The following biographical sketches of ten officers of the New York Continental Line come from a 2004 publication by the New York State Society of the Cincinnati written by Francis J. Sypher Jr. These sketches were selected from the 475 short biographies in the book that bring to light the lives of a number of our leaders of the New York Continental Regiments during the American Revolution. The stories provide some insight into the officers and their families but also remind us of the sacrifices by this founding generation to win us the freedom we enjoy today. If you are interested in purchasing a copy of this book, please refer to Publications in the Activities section of this website.
Brigadier General James Clinton, Continental Army
James Clinton (brother of George Clinton, q.v.) was born at Little Britain (in present-day Orange County; formerly part of Ulster County), New York, 9 August 1736, son of Charles Clinton (1690–1773) and Elizabeth Denniston (1704–1779). Like his brother George, James Clinton pursued studies at home under tutors. In 1758 he joined the colonial troops as a captain, and during the French and Indian War campaigned in Canada, until 1763. At the time the Revolution began, James Clinton was a lieutenant colonel of Ulster County militia. In the Revolution, he was colonel of the Second (or South End) Regiment of Ulster County militia, and as of 30 June 1775 he was concurrently colonel of the Third New York Regiment of Continental troops. Col. Goose Van Schaick wrote from Albany, in a letter of 29 August 1775, that Colonel Clinton “arrived here with the other Field Officers and six Companies of his Battalion, five of which are armed but in bad repairs . . . .” Thus equipped, Clinton joined General Montgomery’s Canada campaign, which ended with the British repulse of the Continental assault upon the city gate of Quebec, New Year’s Eve, 1775.
James Clinton, after his return to New York, was made a brigadier general, 9 August 1776, with command in the Hudson Highlands. He was at Fort Montgomery when it was attacked by Sir Henry Clinton on 6 October 1777, and James Clinton was wounded in the action. The British, after making destructive raids in the Hudson Valley, eventually withdrew, upon Burgoyne’s defeat at Saratoga. Gen. James Clinton then served in refortifying the Highlands. He was at Albany in late 1778, and in 1779 accompanied Gen. John Sullivan in his expedition into western New York. In 1780 Clinton was again at Albany, in command of the Northern Department of the army; in 1781 he accompanied Washington to Virginia, and took part in the Battle of Yorktown. Clinton applied for leave, 10 April 1782. He was brevetted major general on 30 September 1783; he was an original member of the New York State Society of the Cincinnati.
After the Revolution, Clinton returned to Little Britain, and held numerous public offices. He was a member of a commission to establish the boundary between New York and Pennsylvania. And he was a member of the state convention to ratify the federal Constitution, which he opposed on the ground that it lacked a bill of rights. He became a regent of the University of the State of New York, and served in the state legislature as an assemblyman (1788), and as a state senator (1789 to 1792). He died at New Windsor, 22 December 1812.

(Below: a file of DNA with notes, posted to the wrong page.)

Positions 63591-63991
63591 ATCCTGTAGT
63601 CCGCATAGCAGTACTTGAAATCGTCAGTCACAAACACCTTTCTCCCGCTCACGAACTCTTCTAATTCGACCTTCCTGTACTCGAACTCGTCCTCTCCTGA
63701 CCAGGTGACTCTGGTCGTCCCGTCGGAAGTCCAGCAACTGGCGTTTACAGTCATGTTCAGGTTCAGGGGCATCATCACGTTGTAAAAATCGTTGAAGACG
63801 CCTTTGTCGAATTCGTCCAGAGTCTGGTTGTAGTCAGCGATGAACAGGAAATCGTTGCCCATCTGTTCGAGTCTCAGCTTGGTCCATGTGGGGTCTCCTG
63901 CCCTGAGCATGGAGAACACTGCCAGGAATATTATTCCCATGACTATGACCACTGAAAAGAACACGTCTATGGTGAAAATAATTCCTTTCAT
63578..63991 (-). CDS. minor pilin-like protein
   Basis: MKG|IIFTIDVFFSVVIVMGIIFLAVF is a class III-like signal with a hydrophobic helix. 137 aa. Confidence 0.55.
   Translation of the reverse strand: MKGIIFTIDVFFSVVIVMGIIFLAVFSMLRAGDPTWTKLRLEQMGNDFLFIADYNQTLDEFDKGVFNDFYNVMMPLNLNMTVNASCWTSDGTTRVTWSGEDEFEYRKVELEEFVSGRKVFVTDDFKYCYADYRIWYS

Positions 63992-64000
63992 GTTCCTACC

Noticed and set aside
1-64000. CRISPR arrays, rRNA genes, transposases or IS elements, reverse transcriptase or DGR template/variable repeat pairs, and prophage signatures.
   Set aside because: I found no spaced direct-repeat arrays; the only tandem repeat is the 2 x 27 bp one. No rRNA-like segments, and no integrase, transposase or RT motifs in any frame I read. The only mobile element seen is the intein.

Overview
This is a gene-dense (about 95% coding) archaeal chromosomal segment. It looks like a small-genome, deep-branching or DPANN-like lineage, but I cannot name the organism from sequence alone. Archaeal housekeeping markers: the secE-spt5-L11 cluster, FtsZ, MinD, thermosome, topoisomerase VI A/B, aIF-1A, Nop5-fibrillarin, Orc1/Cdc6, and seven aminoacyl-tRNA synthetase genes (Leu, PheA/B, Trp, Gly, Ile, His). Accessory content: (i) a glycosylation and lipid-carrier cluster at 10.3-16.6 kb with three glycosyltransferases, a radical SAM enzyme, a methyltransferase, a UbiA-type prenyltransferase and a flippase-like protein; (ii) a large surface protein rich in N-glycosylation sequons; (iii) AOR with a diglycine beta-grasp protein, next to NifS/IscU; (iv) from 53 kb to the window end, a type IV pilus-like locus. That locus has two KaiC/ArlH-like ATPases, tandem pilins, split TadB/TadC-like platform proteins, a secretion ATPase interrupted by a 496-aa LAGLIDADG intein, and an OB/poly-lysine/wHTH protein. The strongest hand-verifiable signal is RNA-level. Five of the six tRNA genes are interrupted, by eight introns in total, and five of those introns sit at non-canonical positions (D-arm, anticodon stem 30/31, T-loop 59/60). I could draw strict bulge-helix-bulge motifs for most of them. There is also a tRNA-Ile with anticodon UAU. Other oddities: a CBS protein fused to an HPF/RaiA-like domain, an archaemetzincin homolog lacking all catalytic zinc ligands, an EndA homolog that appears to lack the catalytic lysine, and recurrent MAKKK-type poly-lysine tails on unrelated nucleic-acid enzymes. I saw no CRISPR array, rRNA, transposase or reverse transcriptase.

James Clinton married (1) 18 February 1765 Mary De Witt (b. 5 Sept. 1737; d. 12 Sept. 1795), daughter of Egbert De Witt and Mary Nottingham. He married (2) in New York City, 1 May 1797, Mary Little (b. 22 August 1768), daughter of Graham Little (of town and co. Longford, Ireland, her birthplace), and widow of Alexander Gray; she died at Newburgh, 23 June 1835. Children of first marriage: Alexander Clinton (b. 1765; q.v.); Charles Clinton (b. 18 Feb. 1767); De Witt Clinton (b. 2 March 1769); George Clinton (b. 6 June 1771); Mary Clinton (b. 20 July 1773); Elizabeth Clinton (b. 15 January 1776); and Catharine Clinton (b. 24 September 1778). Children of second marriage: James Clinton (died young); Caroline Clinton (b. 27 March 1800); Emma L. Clinton (b. Feb. 1802; d. 6 July 1823); James Graham Clinton (b. 2 Jan. 1804); Letitia Clinton (b. 12 April 1806); and Anna Clinton (b. 26 July 1809).
Major General Alexander McDougall, New York Continental Line
Alexander McDougall was born in 1732 on the island of Islay, one of the Inner Hebrides, off the western coast of Scotland, and near Northern Ireland. He was one of five children of Ronald McDougall and Elizabeth (surname not given). In 1738 the family came to New York, and after a brief period in northern New York, near Fort Edward (in present-day Washington County), they settled near New York City. Ronald McDougall was a milk-dealer, and his son Alexander worked for his father as a milk-delivery boy. But Alexander soon went to sea, and during the French and Indian War he commanded privateers. After 1763 he was a merchant in New York, and was active in politics. Through his authorship of controversial broadsides that championed citizens’ rights, he began to become a public figure. As a result of his activities, McDougall in 1770 was imprisoned at the order of the Provincial Assembly, but his case brought further publicity for his libertarian views, and he became known as the “American Wilkes,” with reference to a member of the British Parliament, John Wilkes, who in 1763 was imprisoned for his opposition to government policies.